Seeds For Thought

Seeds for Thought

This autumn has been a rich feast for all the senses and is still most evident in the brilliant spectrum of colour that is everywhere. Rare enough, in these parts, is the back drop of a blue sky and a few weeks of dry weather which has prolonged the glorious show of reds, oranges, purples and yellows. We can hear the leaves fall as the trees prepare to close down for the winter and the forest floor is sweet with the smells of emerging fungi. The magical cycle of life is most dramatic in these, the last weeks, before the cold onset of winter. As the sturdy sunflowers in the garden hang their heavy seed heads they provide a natural ‘table’ for the plump finches having a gorge on the bounty.*

Happily the fruits of autumn offer plenty of flavour and nourishment to boost our energy and to pamper our weary souls. Reflecting the intense hues of the falling foliage there are feasts to be had with dense purple beetroot, glowing orange butternut squash, sweet red carrots and earthy parsnip, turnip and swede. All of the above will be transformed by slow baking or braising and their natural sweetness can be sensational when they are complimented by seasonal herbs, nuts and seeds.

Toasted seeds and nuts are the perfect garnish to add texture to a rich creamy soup or to sprinkle over sautéed wild mushrooms on toast. The Egyptian mix of herbs, nuts and spices called Dukkah is a perfect and easy condiment to make for this purpose. It is usually made with hazel nuts, sesame seeds, cumin, coriander and thyme but you can make it your own; making a fresh batch every week or so will give you plenty of scope to experiment. Simply roast the hazel nuts for a few minutes in the oven and remove their skins by rubbing them in a tea towel. Roughly chop the nuts and combine them with toasted sunflower, pumpkin or sesame seeds. Add some dried thyme, oregano or sage. Add some ground, very lightly toasted, cumin and/or coriander. Store the mix in a jar and use regularly to maintain a fresh supply.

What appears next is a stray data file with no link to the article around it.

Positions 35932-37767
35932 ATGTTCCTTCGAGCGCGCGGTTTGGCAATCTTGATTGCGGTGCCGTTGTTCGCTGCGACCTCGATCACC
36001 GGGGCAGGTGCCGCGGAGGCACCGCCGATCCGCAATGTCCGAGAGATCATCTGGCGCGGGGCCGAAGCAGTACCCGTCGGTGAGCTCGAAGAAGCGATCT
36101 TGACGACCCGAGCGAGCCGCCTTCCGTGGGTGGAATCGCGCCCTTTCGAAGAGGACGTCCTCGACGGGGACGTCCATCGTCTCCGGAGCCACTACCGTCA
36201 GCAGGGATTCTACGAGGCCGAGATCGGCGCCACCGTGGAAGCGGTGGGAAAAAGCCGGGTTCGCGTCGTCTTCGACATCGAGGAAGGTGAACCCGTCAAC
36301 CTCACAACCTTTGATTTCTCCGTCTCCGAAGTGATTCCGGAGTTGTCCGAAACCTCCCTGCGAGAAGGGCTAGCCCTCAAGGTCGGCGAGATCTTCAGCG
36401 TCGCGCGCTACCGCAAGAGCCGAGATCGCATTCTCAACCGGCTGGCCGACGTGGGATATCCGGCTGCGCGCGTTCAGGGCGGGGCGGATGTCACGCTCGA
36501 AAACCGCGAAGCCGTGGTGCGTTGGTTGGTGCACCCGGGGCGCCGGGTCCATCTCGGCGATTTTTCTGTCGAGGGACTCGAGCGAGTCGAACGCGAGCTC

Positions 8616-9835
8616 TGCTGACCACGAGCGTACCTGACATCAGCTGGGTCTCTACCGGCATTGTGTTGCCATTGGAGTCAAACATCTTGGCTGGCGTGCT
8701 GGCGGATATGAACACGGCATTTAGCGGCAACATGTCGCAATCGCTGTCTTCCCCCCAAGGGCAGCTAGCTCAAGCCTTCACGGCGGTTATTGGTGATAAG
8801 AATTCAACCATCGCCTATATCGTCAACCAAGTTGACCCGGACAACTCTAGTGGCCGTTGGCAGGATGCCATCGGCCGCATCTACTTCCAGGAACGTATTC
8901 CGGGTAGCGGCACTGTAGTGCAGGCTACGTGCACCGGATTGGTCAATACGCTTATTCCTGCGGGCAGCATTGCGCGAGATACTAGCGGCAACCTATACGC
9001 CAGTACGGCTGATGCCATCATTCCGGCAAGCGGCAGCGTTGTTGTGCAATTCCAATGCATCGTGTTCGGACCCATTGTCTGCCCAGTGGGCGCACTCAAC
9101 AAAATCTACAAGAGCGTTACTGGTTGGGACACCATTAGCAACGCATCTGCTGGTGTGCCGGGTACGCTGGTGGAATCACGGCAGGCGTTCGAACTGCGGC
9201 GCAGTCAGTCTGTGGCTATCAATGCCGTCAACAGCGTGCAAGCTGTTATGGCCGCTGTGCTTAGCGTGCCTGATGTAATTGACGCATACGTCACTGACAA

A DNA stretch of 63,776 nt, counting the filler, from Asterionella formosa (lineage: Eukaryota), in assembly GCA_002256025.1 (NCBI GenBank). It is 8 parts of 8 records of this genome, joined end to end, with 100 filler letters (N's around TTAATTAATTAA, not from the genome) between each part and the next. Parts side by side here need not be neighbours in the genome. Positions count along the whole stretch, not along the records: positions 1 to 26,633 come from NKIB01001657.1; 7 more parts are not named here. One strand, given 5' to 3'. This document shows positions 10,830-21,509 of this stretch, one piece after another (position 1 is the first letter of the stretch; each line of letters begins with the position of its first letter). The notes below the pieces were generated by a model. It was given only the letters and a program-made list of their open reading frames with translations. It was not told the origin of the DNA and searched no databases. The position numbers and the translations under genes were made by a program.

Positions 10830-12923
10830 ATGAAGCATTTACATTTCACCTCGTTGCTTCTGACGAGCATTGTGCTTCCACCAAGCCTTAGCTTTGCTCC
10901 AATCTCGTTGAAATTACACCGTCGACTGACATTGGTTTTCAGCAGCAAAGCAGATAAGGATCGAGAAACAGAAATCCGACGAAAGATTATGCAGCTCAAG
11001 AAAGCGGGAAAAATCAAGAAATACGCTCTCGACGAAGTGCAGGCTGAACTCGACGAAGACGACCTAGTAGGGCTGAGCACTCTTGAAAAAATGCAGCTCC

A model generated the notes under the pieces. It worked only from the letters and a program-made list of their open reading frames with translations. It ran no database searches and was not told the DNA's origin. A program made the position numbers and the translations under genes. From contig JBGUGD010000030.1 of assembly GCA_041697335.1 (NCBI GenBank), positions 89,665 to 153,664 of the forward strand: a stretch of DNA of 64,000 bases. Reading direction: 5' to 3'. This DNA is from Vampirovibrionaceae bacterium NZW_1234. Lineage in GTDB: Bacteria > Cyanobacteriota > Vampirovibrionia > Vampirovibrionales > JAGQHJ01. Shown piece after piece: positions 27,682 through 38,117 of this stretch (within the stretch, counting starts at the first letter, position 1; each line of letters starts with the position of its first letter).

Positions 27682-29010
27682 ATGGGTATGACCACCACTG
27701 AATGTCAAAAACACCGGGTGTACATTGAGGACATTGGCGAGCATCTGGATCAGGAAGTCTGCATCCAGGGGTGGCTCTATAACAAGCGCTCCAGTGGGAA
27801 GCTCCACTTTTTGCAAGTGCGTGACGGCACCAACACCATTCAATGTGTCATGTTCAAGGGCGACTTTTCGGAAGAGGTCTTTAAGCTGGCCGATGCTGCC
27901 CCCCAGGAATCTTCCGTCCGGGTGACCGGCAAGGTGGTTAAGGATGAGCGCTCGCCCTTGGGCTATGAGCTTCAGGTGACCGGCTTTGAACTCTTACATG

Here is a recipe for butternut squash soup which has been dressed with dukkah and a splash of beetroot kvass (described in my previous blog). The kvass gives a sour note to the soft, sweet warmth of the butternut flesh and celebrates the deep colours of autumn. Enjoy.


1 butternut squash, halved and deseeded

1 large onion, chopped

2 medium carrots, chopped

3 garlic cloves, minced

1 small red chilli, finely chopped

½ tsp. cayenne pepper

½ tsp. turmeric

1 or 2 litres vegetable stock

Sea salt and black pepper to taste

2 tbsp. coconut oil

2 tbsp. creamed coconut


Place the squash on a roasting tray, cut side up, and bake in a moderate oven 180c for about 45 minutes or until the flesh is soft. Scrape out the flesh and set aside.

In a large saucepan sauté the onions and carrots in the coconut oil for about 10 minutes until they are soft. Add the garlic, chilli and spices and stir over the heat to combine the flavours for another few minutes. Add the squash, vegetable stock and creamed coconut and bring to a gentle simmer. Cook the soup for a further 15 minutes, stirring to ensure the creamed coconut has melted. Blend the finished soup in a processor or with a hand blender.

*A haiku for autumn

The sunflower seed head sways

Under the weight of a finch.

A well balanced meal.


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